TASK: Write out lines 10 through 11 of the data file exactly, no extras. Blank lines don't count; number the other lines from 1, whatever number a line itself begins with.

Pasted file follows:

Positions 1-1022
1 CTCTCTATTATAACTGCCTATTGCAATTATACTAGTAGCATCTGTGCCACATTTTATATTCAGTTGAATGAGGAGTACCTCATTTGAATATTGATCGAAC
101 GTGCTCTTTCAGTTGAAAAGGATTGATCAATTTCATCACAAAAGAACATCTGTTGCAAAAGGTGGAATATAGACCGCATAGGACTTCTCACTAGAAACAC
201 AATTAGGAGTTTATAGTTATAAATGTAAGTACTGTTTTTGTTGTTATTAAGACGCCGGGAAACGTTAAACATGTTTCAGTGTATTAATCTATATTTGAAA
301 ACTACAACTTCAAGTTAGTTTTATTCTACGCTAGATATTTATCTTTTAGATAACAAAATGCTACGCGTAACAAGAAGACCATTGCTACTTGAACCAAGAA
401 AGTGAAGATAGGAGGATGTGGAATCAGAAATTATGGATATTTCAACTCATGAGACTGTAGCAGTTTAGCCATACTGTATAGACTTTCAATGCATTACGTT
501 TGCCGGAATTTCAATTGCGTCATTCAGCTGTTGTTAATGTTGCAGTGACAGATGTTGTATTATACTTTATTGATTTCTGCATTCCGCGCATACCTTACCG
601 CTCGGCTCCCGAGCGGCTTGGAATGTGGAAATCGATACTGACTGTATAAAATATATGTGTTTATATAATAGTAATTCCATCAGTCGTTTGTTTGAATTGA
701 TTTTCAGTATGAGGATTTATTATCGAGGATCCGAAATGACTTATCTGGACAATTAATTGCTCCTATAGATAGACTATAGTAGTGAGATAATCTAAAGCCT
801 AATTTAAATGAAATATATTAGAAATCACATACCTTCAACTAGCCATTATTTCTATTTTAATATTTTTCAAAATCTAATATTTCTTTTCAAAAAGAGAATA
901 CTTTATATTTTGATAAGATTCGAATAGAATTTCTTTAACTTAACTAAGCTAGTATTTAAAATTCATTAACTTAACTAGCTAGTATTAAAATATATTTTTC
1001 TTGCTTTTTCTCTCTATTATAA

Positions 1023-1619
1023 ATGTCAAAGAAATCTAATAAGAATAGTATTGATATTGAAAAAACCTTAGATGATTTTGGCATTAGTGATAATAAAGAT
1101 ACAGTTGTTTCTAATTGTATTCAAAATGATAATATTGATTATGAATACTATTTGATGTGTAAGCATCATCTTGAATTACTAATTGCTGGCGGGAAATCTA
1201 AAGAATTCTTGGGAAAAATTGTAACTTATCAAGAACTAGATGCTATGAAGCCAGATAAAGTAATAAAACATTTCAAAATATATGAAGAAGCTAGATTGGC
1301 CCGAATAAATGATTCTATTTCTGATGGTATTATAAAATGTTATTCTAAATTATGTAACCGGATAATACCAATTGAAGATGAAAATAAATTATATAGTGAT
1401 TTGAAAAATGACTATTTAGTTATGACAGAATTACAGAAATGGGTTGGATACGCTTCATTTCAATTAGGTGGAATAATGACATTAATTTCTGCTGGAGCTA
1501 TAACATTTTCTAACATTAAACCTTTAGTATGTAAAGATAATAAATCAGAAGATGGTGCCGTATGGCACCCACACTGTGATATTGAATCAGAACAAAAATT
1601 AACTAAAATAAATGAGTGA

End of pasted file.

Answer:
801 AATTTAAATGAAATATATTAGAAATCACATACCTTCAACTAGCCATTATTTCTATTTTAATATTTTTCAAAATCTAATATTTCTTTTCAAAAAGAGAATA
901 CTTTATATTTTGATAAGATTCGAATAGAATTTCTTTAACTTAACTAAGCTAGTATTTAAAATTCATTAACTTAACTAGCTAGTATTAAAATATATTTTTC